Earlier this week Secretary of State Hillary Clinton testified before Congress on the September 11 attacks on the U.S. Embassy in Benghazi. Her testimony is late in coming as a result of health issues she had at the end of the 2012 calendar year, but the delay as served only to make it that much more anticipated. Finally, just two days after Barack Obama was sworn in for a second term, and with it already common knowledge that she will leave her post as SecState just as soon as Senator John Kerry is confirmed as her successor, Mrs. Clinton provided her testimony. It is easy to find transcripts of her testimony on line, or videos of the testimony, as well as, I am sure, countless commentaries and editorials on what she had to say. And while I have not read any of those, I am going to add one more of my own.
What the U.S. knew and did not know prior to and during the attacks, and how the U.S. did or did not respond to the situation in Benghazi, has been debated and analyzed and dissected and regurgitated repeatedly since the attacks, and I am not going to weigh in on that specifically. Rather, I am going to address a specific comment made by the Secretary in response to questions from the members of the Senate committee.
Senator Ron Johnson, a Republican from Wisconsin, asked Mrs. Clinton about the motivations of the attack–about why the attack had occurred. Her response? “With all due respect, we had four dead Americans. Was it because of a protest or was it because of guys out for a walk who decided they’d go kill Americans? What difference at this point does it make? It is our job to figure out what happened.” While I do not completely disagree with the last part of that statement, what happened is largely already know. Sure, there may be some details and specifics that have not yet been finalized, but we know at least the broad strokes of what happened. What we do not know, what the Senate committee wanted to know, and, I suggest, what the American people want to know, is why did it happen, and could it have been prevented?
What really strikes me, though, is the absurdity of Mrs. Clinton’s question, “What difference at this point does it make?” I wonder if she really believes that? I cannot imagine the families of the victims believe it. I cannot imagine that Mrs. Clinton, or President Obama, or anyone else, really believes that either. It simply makes a smartalecky way to deflect answering the question.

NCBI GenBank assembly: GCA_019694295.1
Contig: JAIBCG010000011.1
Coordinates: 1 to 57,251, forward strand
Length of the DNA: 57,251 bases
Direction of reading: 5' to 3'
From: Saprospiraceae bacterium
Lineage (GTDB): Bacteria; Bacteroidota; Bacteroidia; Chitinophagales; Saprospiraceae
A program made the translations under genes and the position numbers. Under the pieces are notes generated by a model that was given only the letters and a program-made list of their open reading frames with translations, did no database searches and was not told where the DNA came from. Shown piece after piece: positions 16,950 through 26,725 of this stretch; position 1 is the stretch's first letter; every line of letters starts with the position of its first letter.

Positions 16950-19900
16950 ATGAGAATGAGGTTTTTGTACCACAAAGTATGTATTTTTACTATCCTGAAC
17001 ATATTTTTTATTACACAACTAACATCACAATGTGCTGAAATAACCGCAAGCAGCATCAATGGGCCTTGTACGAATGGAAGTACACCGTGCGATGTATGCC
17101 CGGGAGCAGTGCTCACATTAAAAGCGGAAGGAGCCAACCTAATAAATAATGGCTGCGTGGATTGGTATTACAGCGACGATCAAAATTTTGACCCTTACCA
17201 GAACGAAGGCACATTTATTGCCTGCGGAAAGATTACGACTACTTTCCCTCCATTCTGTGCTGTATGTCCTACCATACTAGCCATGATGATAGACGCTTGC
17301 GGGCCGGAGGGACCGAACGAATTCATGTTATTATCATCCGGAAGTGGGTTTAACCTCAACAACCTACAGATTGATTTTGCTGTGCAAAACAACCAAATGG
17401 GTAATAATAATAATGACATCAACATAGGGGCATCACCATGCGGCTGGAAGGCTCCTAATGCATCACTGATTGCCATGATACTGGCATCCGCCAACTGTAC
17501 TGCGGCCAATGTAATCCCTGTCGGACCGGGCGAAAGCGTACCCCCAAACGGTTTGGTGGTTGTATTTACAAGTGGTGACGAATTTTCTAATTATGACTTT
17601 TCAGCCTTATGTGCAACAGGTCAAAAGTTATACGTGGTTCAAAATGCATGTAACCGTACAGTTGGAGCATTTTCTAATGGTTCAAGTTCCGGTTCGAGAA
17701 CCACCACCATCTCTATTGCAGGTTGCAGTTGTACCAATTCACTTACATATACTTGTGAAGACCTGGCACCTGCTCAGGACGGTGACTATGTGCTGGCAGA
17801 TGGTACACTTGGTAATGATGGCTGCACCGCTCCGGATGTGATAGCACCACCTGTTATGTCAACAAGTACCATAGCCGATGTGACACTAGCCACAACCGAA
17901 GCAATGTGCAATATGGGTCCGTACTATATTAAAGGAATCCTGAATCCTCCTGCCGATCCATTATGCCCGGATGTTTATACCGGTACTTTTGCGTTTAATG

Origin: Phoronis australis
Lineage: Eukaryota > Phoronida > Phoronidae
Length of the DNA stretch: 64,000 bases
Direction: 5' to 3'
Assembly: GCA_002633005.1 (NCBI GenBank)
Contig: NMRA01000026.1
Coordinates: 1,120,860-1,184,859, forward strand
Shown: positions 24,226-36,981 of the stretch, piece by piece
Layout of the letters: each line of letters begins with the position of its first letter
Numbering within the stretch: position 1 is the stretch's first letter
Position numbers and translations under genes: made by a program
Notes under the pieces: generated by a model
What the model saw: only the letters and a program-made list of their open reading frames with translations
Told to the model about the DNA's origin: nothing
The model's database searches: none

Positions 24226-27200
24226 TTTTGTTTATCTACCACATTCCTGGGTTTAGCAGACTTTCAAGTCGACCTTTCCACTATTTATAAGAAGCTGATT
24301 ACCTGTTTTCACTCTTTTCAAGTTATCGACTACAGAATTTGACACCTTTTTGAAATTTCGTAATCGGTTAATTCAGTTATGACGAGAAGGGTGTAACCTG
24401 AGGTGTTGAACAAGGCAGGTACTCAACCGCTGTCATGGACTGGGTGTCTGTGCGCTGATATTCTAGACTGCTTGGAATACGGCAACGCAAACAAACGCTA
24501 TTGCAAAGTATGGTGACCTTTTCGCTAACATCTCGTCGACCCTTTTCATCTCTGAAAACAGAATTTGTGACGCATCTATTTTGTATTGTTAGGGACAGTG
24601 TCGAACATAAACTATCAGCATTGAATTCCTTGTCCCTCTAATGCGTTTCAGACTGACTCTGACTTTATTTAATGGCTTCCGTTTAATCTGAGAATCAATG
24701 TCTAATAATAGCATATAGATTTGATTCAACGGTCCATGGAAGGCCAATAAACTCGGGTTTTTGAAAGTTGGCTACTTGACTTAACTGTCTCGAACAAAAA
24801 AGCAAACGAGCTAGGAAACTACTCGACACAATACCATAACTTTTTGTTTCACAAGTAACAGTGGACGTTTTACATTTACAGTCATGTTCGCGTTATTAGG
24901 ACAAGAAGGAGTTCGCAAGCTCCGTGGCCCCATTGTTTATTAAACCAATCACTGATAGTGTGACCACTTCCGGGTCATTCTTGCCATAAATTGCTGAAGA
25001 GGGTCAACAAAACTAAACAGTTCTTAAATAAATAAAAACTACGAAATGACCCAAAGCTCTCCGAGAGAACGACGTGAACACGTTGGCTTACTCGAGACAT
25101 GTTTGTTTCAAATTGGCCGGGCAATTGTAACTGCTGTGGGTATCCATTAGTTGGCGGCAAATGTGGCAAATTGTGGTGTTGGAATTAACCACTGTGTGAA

Imagine applying that approach in other scenarios…
When a reckless driver hits a car and kills everyone in it, why not take the approach, “They’re all dead. What difference does it make why the accident happened?”
When a student who has shown an inability or unwillingness to apply himself to his studies suddenly aces an exam or writes the best essay the teacher has ever written, why not say, “He got every question right! What difference does it make how he did it?”
When someone with no job is suddenly driving a luxury SUV, who cares how it happened, let’s just appreciate and congratulate them on the new wheels.
Why investigate athletes who do the seemingly inhuman? Were they doping? Were there performance-enhancing drugs involved? “What difference does it make?”
I could surely provide more examples, and I am sure you can think of plenty of your own. The point is, the why is always important. It matters if the driver was drunk or high. It matters if the student cheated. It matters if someone stole money or a vehicle. It matters if athletes alter the playing field and have an unfair advantage. And in regard to Benghazi, it matters why the U.S. was blaming the snippet of a video on YouTube for the attacks. It matters why the requests for support were unanswered. It matters why the U.S. did not inspect the scene promptly.
So, contrary to what you might want to believe, or might want us to believe, Madame Secretary, it makes all the difference in the world. And if they have enough backbone to do their jobs, our elected officials will not stop asking the question until it has been answered.